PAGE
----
Last modified on 15 September 2014, at 04:27

converse

See also: conversé

EnglishEdit

Etymology 1Edit

From Old French converser, from Latin conversare (live, have dealings with)

PronunciationEdit

VerbEdit

converse (third-person singular simple present converses, present participle conversing, simple past and past participle conversed)

  1. (formal, intransitive) To talk; to engage in conversation.
    • Shakespeare
      Companions / That do converse and waste the time together.
    • Dryden
      We had conversed so often on that subject.
  2. To keep company; to hold intimate intercourse; to commune; followed by with.
    • Thomson
      To seek the distant hills, and there converse / With nature.
    • Sir Walter Scott
      Conversing with the world, we use the world's fashions.
    • Wordsworth
      But to converse with heaven — This is not easy.
  3. (obsolete) To have knowledge of (a thing), from long intercourse or study.
    • John Locke
      according as the objects they converse with afford greater or less variety
Derived termsEdit
TranslationsEdit

NounEdit

converse (plural converses)

  1. (now literary) Familiar discourse; free interchange of thoughts or views; conversation; chat.
    • 1728, Edward Young, Love of Fame, the Universal Passion, Satire V, On Women, lines 44-46:
      Twice ere the sun descends, with zeal inspir'd, / From the vain converse of the world retir'd, / She reads the psalms and chapters for the day [...].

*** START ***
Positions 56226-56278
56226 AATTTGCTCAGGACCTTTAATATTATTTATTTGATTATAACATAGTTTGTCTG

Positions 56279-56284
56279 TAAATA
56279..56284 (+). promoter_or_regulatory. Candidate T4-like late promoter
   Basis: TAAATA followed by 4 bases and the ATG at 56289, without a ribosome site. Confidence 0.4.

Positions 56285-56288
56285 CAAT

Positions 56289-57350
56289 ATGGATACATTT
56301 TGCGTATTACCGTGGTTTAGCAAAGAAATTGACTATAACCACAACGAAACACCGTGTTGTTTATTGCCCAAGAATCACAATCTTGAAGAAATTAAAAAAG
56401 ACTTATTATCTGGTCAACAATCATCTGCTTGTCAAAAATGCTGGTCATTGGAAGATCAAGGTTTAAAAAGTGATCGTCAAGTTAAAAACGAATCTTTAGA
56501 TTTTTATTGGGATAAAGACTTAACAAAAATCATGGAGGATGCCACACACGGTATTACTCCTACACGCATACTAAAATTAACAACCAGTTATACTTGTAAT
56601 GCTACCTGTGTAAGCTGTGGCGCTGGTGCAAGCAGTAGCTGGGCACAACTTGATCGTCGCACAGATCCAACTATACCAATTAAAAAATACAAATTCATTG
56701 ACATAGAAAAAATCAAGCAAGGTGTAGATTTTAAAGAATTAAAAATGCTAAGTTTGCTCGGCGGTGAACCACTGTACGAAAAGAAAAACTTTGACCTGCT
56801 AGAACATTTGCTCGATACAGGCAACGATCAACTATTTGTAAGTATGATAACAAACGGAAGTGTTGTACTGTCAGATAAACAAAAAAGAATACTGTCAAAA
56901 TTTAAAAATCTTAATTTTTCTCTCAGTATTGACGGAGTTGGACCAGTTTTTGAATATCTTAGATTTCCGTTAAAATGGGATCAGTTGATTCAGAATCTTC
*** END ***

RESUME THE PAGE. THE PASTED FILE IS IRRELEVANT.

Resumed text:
• 1919, Saki, ‘The Disappearance of Crispina Umerleigh’, The Toys of Peace, Penguin 2000 (Complete Short Stories), p. 405:
      In a first-class carriage of a train speeding Balkanward across the flat, green Hungarian plain, two Britons sat in friendly, fitful converse.

Etymology 2Edit

From Latin conversus (turned around), past participle of converto (turn about)

PronunciationEdit

AdjectiveEdit

converse (not comparable)

  1. Opposite; reversed in order or relation; reciprocal.
    a converse proposition

NounEdit

converse (plural converses)

  1. The opposite or reverse.
  2. (logic) Of a proposition or theorem of the form: given that "If A is true, then B is true", then "If B is true, then A is true."
    equivalently: given that "All Xs are Ys", then "All Ys are Xs".
    All trees are plants, but the converse, that all plants are trees, is not true.
Derived termsEdit
TranslationsEdit

AnagramsEdit


FrenchEdit

AdjectiveEdit

converse f

  1. feminine form of convers

VerbEdit

converse

  1. first-person singular present indicative of converser
  2. third-person singular present indicative of converser
  3. first-person singular present subjunctive of converser
  4. third-person singular present subjunctive of converser
  5. second-person singular imperative of converser

ItalianEdit

Alternative formsEdit

VerbEdit

converse

  1. third-person singular past historic of convergere

AnagramsEdit


LatinEdit

ParticipleEdit

converse

  1. vocative masculine singular of conversus

PortugueseEdit

VerbEdit

converse

  1. first-person singular present subjunctive of conversar
  2. third-person singular present subjunctive of conversar
  3. first-person singular imperative of conversar
  4. third-person singular imperative of conversar

SpanishEdit

VerbEdit

converse

  1. Formal second-person singular (usted) imperative form of conversar.
  2. First-person singular (yo) present subjunctive form of conversar.
  3. Formal second-person singular (usted) present subjunctive form of conversar.
  4. Third-person singular (él, ella, also used with usted?) present subjunctive form of conversar.